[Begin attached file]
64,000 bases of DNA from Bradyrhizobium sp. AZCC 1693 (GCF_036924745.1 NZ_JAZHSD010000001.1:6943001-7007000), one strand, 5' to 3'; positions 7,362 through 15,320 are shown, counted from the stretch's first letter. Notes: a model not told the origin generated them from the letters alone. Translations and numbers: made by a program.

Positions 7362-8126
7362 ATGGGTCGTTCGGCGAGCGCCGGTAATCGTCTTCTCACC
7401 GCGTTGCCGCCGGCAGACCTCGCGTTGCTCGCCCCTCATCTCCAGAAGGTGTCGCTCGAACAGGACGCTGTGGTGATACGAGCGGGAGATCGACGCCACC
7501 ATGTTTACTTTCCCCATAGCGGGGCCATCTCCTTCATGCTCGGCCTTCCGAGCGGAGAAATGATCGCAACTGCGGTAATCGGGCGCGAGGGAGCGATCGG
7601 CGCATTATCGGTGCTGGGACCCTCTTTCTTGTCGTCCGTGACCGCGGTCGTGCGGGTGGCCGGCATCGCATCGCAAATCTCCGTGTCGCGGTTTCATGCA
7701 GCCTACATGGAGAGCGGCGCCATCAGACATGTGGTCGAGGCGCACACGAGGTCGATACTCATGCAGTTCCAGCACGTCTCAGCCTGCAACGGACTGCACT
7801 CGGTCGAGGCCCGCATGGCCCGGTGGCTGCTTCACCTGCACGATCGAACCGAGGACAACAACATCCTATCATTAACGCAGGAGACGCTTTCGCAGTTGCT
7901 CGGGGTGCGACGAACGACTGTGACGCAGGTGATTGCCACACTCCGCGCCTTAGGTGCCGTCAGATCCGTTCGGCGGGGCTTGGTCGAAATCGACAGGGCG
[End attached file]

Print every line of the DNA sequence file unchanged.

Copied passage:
64,000 bases of DNA from Bradyrhizobium sp. AZCC 1693 (GCF_036924745.1 NZ_JAZHSD010000001.1:6943001-7007000), one strand, 5' to 3'; positions 7,362 through 15,320 are shown, counted from the stretch's first letter. Notes: a model not told the origin generated them from the letters alone. Translations and numbers: made by a program.

Positions 7362-8126
7362 ATGGGTCGTTCGGCGAGCGCCGGTAATCGTCTTCTCACC
7401 GCGTTGCCGCCGGCAGACCTCGCGTTGCTCGCCCCTCATCTCCAGAAGGTGTCGCTCGAACAGGACGCTGTGGTGATACGAGCGGGAGATCGACGCCACC
7501 ATGTTTACTTTCCCCATAGCGGGGCCATCTCCTTCATGCTCGGCCTTCCGAGCGGAGAAATGATCGCAACTGCGGTAATCGGGCGCGAGGGAGCGATCGG
7601 CGCATTATCGGTGCTGGGACCCTCTTTCTTGTCGTCCGTGACCGCGGTCGTGCGGGTGGCCGGCATCGCATCGCAAATCTCCGTGTCGCGGTTTCATGCA
7701 GCCTACATGGAGAGCGGCGCCATCAGACATGTGGTCGAGGCGCACACGAGGTCGATACTCATGCAGTTCCAGCACGTCTCAGCCTGCAACGGACTGCACT
7801 CGGTCGAGGCCCGCATGGCCCGGTGGCTGCTTCACCTGCACGATCGAACCGAGGACAACAACATCCTATCATTAACGCAGGAGACGCTTTCGCAGTTGCT
7901 CGGGGTGCGACGAACGACTGTGACGCAGGTGATTGCCACACTCCGCGCCTTAGGTGCCGTCAGATCCGTTCGGCGGGGCTTGGTCGAAATCGACAGGGCG